Kava and nonu one step closer to having internationally recognised safety standards
International Kava and Nonu standards have been drafted and could be finalised in two years, marking a major milestone for their industries in the Pacific.
The standards are at Codex Alimentarius level, meaning they are internationally recognised as safe food products.
Samoa and Tonga will lead the region in the next two years on noni juice data collection to test safe levels of scopoletin in noni juice, while Vanuatu is leading on detailing the testing methodology for safe kava.
It is an achievement nearly 15 years in the making, Samoa Association of Manufacturers and Exporters President Tagaloa Eddie Wilson said, and one that has not come without its challenges.
Kava suffered a massive blow in 2001 when Germany imposed a ban on its trade, after some exported kava was found to be toxic. So in 2003, Tagaloa and other partners decided to begin the process of forming international standards for the product, and included noni juice in that too.
“This is a long time coming,” Tagaloa said.
“You are looking at 15 years plus, so to get it accepted this round, with some conditions and various work to be done, it’s still massive progress for the Pacific.
“The great advantage is that once you have that particular food standard for ava or nonu established under Codex then it is internationally known as a safe food and therefore it promotes confidence in the consumer that it is safe.”
Earlier this year, nonu exporter Garry Vui was calling on Government to push ahead with national noni juice standards.
With more opportunities for farmers to sell their fruit to juice producers, there is a risk that poor quality fruit will reach the market and spoil Samoa’s reputation, but standards can prevent that.
Along with Tagaloa, Samoa’s Codex committee led by Ministry of Commerce, Industry and Labour (M.C.I.L) Assistant Chief Executive Officer Fepuleai Roger Toleafoa, and Muagututia Elisapeta Ma Dar from the Food and Agriculture Organisation (F.A.O) travelled to Vanuatu for a meeting on the Codex standards.
They were meeting as part of the 15th session of the F.A.O and World Health Organisation coordinating committee for North American and the South West Pacific, of which Samoa is part.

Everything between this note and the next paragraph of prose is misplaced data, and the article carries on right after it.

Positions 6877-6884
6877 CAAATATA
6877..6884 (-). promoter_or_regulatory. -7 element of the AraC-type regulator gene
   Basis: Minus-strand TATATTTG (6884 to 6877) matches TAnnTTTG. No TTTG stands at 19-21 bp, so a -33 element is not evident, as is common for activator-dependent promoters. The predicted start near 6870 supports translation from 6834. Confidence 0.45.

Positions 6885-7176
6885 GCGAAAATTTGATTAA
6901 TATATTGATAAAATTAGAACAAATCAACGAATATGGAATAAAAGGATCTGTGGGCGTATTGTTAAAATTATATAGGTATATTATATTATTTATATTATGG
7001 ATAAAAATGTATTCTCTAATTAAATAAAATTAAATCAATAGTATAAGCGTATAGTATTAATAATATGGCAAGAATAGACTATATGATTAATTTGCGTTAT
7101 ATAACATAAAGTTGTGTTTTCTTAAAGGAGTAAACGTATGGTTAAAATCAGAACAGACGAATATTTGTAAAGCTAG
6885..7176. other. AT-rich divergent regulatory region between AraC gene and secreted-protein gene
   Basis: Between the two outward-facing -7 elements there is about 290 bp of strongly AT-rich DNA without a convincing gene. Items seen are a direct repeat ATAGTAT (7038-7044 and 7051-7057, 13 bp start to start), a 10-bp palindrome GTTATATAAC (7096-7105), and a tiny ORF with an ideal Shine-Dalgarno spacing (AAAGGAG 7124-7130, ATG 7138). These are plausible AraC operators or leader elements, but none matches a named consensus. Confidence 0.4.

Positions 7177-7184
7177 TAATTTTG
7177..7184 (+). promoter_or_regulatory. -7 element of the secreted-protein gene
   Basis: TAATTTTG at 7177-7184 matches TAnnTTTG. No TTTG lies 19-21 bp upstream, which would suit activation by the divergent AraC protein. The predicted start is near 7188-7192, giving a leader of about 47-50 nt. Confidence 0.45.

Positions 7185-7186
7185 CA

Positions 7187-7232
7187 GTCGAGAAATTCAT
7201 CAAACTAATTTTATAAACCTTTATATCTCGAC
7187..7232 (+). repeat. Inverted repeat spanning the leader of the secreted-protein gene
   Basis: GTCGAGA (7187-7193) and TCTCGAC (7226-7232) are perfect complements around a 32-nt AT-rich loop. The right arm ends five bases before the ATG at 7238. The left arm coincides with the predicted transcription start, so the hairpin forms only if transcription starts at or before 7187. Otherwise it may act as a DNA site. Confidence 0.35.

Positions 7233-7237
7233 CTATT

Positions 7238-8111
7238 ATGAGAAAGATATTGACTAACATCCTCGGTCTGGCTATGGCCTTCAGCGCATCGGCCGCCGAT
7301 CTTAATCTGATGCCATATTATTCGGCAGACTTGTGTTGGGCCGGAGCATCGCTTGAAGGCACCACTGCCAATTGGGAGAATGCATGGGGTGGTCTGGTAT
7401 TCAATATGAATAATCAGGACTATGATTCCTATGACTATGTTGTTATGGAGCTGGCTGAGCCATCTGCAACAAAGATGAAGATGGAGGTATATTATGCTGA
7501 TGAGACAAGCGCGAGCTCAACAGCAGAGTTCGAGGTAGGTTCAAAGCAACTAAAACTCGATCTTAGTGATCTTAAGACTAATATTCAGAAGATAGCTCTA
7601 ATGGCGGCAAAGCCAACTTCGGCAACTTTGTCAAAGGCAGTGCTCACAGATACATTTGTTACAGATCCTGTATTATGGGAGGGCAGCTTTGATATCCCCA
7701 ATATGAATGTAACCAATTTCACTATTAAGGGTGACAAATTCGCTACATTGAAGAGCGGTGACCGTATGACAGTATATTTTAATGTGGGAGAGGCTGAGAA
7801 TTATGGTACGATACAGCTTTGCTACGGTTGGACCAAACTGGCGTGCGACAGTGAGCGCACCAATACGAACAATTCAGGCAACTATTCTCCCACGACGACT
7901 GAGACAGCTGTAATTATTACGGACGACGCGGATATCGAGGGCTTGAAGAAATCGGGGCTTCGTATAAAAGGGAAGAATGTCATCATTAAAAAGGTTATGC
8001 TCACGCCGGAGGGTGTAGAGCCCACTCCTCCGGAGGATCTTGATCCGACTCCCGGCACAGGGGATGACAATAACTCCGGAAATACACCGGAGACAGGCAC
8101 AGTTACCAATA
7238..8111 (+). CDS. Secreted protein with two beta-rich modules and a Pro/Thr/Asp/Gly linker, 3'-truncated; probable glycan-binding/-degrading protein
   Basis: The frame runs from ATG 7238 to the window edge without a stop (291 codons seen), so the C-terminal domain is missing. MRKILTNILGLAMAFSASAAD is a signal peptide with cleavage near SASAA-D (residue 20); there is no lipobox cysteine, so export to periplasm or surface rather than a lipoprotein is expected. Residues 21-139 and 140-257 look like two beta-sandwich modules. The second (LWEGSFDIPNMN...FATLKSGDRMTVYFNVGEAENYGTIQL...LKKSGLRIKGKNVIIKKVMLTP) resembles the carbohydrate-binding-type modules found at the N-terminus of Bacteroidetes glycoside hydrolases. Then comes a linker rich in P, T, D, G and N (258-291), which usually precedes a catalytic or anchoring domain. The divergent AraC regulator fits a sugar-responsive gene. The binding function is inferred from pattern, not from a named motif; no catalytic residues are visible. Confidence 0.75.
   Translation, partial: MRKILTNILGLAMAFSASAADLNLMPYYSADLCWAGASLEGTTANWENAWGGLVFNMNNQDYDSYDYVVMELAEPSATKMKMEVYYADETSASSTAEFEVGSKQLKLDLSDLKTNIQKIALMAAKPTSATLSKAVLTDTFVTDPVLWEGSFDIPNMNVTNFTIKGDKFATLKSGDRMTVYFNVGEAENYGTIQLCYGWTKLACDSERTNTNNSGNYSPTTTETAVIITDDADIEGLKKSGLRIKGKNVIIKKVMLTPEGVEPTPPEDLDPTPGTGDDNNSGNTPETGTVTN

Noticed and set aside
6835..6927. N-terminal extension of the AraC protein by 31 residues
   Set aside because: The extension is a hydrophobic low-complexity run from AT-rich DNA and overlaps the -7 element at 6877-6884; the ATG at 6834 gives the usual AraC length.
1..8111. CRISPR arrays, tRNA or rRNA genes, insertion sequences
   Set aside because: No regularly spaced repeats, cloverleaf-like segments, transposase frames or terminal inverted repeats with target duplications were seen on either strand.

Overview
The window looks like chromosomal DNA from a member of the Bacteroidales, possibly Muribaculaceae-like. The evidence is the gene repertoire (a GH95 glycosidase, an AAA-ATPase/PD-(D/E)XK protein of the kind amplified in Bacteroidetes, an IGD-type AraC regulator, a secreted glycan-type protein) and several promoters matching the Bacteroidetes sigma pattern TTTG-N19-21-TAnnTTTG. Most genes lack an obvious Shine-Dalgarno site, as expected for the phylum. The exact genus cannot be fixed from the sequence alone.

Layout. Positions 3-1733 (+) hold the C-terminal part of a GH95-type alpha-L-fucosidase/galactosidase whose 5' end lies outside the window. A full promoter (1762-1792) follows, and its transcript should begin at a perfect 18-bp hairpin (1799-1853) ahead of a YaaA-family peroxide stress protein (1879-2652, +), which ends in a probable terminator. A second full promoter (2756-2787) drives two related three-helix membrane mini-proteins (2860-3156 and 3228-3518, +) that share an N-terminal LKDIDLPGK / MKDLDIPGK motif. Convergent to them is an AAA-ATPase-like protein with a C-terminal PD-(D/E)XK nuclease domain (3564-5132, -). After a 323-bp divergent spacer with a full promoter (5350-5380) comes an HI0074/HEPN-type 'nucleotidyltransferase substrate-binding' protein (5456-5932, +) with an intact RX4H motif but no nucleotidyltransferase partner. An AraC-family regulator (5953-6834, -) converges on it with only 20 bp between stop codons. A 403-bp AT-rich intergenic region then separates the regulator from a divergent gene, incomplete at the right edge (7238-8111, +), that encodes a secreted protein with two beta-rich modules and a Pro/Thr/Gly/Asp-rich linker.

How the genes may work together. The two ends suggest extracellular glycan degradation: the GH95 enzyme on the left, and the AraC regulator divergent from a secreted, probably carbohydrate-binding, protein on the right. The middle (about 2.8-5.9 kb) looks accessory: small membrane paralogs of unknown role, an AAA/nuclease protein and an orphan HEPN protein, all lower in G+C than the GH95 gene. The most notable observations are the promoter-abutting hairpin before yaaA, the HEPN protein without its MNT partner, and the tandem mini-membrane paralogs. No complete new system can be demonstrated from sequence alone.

Tagaloa said the developed countries (America, Canada, Australia and New Zealand) in the committee still have questions about the safety of noni juice and kava, which is why the standards have not been fully adopted yet.
He said the Pacific nations were able to alleviate some of their concerns, and that all that remains to be studied can be done before the next Codex meeting in 2021.
“They are there to protect the interests of their own populations,” he said.
On noni juice, America and Canada wanted scientifically proven reassurance on safe quantities for consumers to drink, according to its levels of scopoletin.
Scopoletin is a compound found in noni juice which shows antioxidant, analgesic, and anti-inflammatory effects. It has also been used as a quality control marker in juices.
Tagaloa said scopoletin can be considered toxic, and the parties had to be convinced that it is a naturally occurring compound in noni juice, and actually one of its most desirable components.
“The concern was there needs to be study to determine how much noni juice consumption can the average person take and still be safe.
“Our counter argument of course is it’s like trying to regulate the amount of coffee and tea you drink. Common sense prevails, you don’t overdrink.”
The developed countries also want to see the testing methodology for safe kava. Tagaloa said they had to be reminded that only varieties each country has identified as ‘noble kava’ can be exported under the draft standard, but the Pacific countries have agreed to provide the methodology for scrutiny.
“It’s like anything else. If I was to say to you kava is safe, and you say why. I say it’s because it’s noble, it’s been tested, you might say okay, but I wanted to test your method of testing, to make sure my people are safe.”
But the Pacific will need help providing the data, especially on the noni juice scopoletin levels. Tagaloa said they were able to kick start the process of getting funding and technical assistance from the Pacific Horticultural and Agricultural Market Access (P.H.A.M.A.) Plus Programme.
Once the international standards are adopted, Samoa will be able to brand its superfoods kava and noni juice as uniquely Samoan, and will be able to compete in the growing market.
Consumers are becoming choosier about where they buy products, and want to know where something comes from, down to the village.
“It will enable us to develop and brand our products from the Pacific, on the basis that we have had them for millennia, and they are safe foods,” Tagaloa said.
“Once the market understands the product, the consumer has a choice.
“It will stabilise our market and increase our potential for export, which is a win for Pacific Island countries.”
But ensuring these standards work is a two way street: farmers, producers and exporters need to grow quality products that meet international expectations or risk damaging their market.
Tagaloa warned that without that, the Codex standards are useless.
“Whilst we are doing this to promote these food commodity items, our communities have a shared responsibility to make sure only quality products that conform with these standards are grown.
“They also play a role in ensuring that what they are producing, in nonu and kava, absolutely follow these standards so that they are safe.”